For this assignment, we decided to visit CVS on 20th and Chestnut Street and Superfresh on 10th and South Street. CVS is a chain convenient store and Superfresh is a chain grocery store. CVS carries high-convenience items and food basics that people commonly use and need quickly, such as toilet paper, soft drinks, beauty aids and microwavable and prepared foods. Superfresh carries wide variety of food products, including perishable items like meat, produce and dairy, along with general merchandise items like cleaning supplies, paper products, and health/beauty care products.
There are two categories we have identified that Superfresh and CVS compete with each other on are ice cream and makeup. At Superfresh, the selection of ice cream brands and flavors is both broad and deep – at CVS it is narrow and shallow. However, at CVS, the assortment of makeup products is both broad and deep, while at Superfresh it is the opposite in both regards. These two categories fit within our perception of each store’s overall strategy in many regards. Superfresh, being a supermarket, is generally known for its large assortment of food products – that is, customers specifically go to supermarkets like Superfresh for their variety and product assortment, especially in frozen treats. In Superfresh, the ice cream takes up an entire freezer aisle – along with many displays and end cap promotions on new products and flavors. Consumers also go to supermarkets as planned visit – an i.e. a Sunday outing to the grocery store to load up for food for the week is considered a common occurrence in many households. This is another reason why prices are generally lower at the supermarket vs. a convenient store – besides a supermarket being able to capitalize on volume buys and inventory discounts. At CVS, ice cream purchases generally tend to be impulse buys – therefore, a large assortment is not necessary – the basics usually fit the bill. Because CVS also carries less inventory, their prices are a few dollars higher.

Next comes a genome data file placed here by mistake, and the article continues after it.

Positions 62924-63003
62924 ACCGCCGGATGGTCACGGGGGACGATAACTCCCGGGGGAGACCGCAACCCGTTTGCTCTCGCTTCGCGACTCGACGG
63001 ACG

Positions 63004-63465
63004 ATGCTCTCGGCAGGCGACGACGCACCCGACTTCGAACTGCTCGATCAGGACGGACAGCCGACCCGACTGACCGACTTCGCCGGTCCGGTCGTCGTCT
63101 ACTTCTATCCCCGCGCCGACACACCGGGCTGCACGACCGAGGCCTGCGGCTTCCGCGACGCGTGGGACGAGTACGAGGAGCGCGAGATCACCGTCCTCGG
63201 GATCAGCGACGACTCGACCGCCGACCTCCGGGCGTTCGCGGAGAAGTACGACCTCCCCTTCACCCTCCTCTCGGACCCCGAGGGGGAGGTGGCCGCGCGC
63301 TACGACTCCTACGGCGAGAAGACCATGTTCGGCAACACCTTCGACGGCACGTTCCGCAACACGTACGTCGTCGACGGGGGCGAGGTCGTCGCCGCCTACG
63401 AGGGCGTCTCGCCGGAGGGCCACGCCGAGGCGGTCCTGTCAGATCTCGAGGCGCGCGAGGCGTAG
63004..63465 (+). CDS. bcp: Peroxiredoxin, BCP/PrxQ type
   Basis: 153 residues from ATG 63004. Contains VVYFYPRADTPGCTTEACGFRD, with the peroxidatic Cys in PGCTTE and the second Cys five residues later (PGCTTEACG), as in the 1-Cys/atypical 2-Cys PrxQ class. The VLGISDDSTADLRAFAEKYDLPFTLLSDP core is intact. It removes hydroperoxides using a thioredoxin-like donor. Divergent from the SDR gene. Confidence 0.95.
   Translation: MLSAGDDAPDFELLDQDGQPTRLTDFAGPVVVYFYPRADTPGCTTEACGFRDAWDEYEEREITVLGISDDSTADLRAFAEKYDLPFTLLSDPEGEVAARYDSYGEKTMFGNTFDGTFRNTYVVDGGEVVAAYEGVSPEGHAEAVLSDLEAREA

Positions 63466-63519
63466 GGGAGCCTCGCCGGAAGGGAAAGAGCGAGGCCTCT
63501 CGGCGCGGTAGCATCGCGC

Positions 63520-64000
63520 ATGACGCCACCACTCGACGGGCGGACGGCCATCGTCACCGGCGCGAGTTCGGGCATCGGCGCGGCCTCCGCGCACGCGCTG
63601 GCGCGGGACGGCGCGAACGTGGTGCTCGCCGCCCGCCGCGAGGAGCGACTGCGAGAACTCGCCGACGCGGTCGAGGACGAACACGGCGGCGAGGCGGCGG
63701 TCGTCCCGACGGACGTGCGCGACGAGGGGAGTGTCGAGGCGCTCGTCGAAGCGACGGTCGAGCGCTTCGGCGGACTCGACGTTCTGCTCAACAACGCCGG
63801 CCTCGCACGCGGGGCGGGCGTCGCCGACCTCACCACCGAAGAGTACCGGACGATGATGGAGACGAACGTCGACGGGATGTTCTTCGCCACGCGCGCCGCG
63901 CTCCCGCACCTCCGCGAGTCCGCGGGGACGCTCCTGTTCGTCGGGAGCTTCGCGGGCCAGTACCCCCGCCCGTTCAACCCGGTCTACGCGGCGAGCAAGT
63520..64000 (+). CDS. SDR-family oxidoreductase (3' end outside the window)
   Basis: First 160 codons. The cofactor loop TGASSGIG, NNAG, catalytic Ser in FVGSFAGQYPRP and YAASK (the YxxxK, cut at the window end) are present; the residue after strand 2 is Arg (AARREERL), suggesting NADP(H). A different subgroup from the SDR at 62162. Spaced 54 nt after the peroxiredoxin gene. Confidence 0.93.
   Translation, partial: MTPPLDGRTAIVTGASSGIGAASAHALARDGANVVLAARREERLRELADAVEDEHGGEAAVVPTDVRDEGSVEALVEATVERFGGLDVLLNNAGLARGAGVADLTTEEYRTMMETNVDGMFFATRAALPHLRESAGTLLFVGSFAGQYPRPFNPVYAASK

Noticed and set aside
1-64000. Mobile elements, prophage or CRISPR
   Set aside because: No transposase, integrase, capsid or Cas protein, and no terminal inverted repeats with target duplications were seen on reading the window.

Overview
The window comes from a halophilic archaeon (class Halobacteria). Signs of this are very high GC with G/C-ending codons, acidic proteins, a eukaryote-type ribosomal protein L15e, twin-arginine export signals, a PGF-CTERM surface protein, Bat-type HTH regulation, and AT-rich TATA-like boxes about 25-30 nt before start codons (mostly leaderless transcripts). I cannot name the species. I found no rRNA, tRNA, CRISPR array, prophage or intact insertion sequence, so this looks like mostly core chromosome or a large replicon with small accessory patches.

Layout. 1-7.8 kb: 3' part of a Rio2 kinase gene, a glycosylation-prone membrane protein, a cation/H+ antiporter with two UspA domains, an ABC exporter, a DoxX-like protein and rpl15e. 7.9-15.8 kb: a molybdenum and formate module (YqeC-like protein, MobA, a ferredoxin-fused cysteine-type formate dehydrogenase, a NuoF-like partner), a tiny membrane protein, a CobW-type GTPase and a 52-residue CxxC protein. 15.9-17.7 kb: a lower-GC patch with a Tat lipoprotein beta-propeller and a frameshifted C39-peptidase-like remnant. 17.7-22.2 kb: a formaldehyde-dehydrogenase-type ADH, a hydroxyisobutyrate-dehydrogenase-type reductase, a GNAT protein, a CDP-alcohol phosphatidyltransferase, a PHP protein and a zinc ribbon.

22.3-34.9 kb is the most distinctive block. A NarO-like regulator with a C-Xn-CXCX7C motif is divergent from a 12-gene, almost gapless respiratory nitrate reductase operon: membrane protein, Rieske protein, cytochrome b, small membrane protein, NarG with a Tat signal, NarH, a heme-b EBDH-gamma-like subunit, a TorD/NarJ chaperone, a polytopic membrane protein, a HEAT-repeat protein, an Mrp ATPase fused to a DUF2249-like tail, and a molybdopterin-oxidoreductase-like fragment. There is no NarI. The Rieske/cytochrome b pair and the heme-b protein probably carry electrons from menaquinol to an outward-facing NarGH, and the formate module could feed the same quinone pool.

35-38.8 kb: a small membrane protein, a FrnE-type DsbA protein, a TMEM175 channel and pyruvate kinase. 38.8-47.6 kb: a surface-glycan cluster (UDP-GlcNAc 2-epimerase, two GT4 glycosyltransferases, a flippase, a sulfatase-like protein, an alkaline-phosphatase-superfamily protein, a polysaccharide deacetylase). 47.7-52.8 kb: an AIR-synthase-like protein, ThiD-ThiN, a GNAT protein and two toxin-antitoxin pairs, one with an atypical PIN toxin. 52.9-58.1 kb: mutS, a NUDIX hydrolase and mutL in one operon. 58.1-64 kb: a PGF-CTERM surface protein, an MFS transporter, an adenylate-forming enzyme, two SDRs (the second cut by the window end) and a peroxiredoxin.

For makeup products, CVS devotes almost two aisles, as well as end caps to this item, while Superfresh only has less than ½ an aisle set aside. While the retail price of comparable products is similar at both stores, CVS discounts their makeup products on a regular basis – in fact, there is always a sale or some promotion on some makeup brand every week at CVS. CVS also heavily advertises their makeup selection in their weekly fliers and devotes at least one or two pages every week for this. Furthermore, it appears that CVS probably derives a large percentage of its top line revenue from makeup product sales, as their bright and bold displays are made obviously present in the stores. Selling makeup is clearly not a focus for Superfresh, as such a small section of their store is devoted to these items and the promotions on these items is almost non-existent in their fliers.
As for similarities on these two product categories, both CVS and Superfresh promote their ice cream on a regular basis in their in-store circulars and generally both stores’ personnel assistance tend to be lacking in these department. Customer service appears to not be a priority for both types of stores.
In light of analyzing the similarities and differences in the product categories between ice cream and makeup sales at both CVS and Superfresh (using the VAD framework), we would consider CVS a 3 in value when positioned as a version of the Superfresh format. The price point is a bit high for food (ice cream) products but generally balanced out by the ever present discounts to regular price on the cosmetics CVS sells. CVS would rate a 4.5 in accessibility, as the chain is way above average in accessibility – it is present on virtually every block in the Philadelphia area and is open 24 hours a day. However, in terms of discovery, CVS would rate a 1.5 as the product selection is limited and the service from the personnel is also lacking.
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